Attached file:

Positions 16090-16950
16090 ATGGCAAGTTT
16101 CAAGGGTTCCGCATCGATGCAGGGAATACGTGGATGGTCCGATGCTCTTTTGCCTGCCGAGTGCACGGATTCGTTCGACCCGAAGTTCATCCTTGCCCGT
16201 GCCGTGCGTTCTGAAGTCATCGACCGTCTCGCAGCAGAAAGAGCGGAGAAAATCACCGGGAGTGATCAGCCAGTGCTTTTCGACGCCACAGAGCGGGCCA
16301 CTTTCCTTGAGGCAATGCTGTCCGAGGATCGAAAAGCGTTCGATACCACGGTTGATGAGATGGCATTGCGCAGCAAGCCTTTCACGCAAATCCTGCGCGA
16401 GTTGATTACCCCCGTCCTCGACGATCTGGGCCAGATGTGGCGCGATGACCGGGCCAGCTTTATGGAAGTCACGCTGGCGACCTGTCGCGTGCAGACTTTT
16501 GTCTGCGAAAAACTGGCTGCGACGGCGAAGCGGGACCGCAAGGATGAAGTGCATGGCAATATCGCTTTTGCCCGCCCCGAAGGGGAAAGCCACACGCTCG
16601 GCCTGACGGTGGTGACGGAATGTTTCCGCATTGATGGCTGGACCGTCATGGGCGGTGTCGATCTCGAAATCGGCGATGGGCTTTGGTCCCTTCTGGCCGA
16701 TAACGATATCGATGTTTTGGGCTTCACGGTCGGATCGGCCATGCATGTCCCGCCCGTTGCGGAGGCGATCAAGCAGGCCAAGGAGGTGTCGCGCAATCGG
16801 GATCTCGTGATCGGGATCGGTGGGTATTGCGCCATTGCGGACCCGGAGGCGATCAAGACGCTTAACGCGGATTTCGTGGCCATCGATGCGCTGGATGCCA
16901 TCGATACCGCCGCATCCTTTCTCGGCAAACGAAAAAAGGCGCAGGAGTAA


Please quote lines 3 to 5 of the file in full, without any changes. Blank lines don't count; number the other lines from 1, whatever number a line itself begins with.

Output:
16101 CAAGGGTTCCGCATCGATGCAGGGAATACGTGGATGGTCCGATGCTCTTTTGCCTGCCGAGTGCACGGATTCGTTCGACCCGAAGTTCATCCTTGCCCGT
16201 GCCGTGCGTTCTGAAGTCATCGACCGTCTCGCAGCAGAAAGAGCGGAGAAAATCACCGGGAGTGATCAGCCAGTGCTTTTCGACGCCACAGAGCGGGCCA
16301 CTTTCCTTGAGGCAATGCTGTCCGAGGATCGAAAAGCGTTCGATACCACGGTTGATGAGATGGCATTGCGCAGCAAGCCTTTCACGCAAATCCTGCGCGA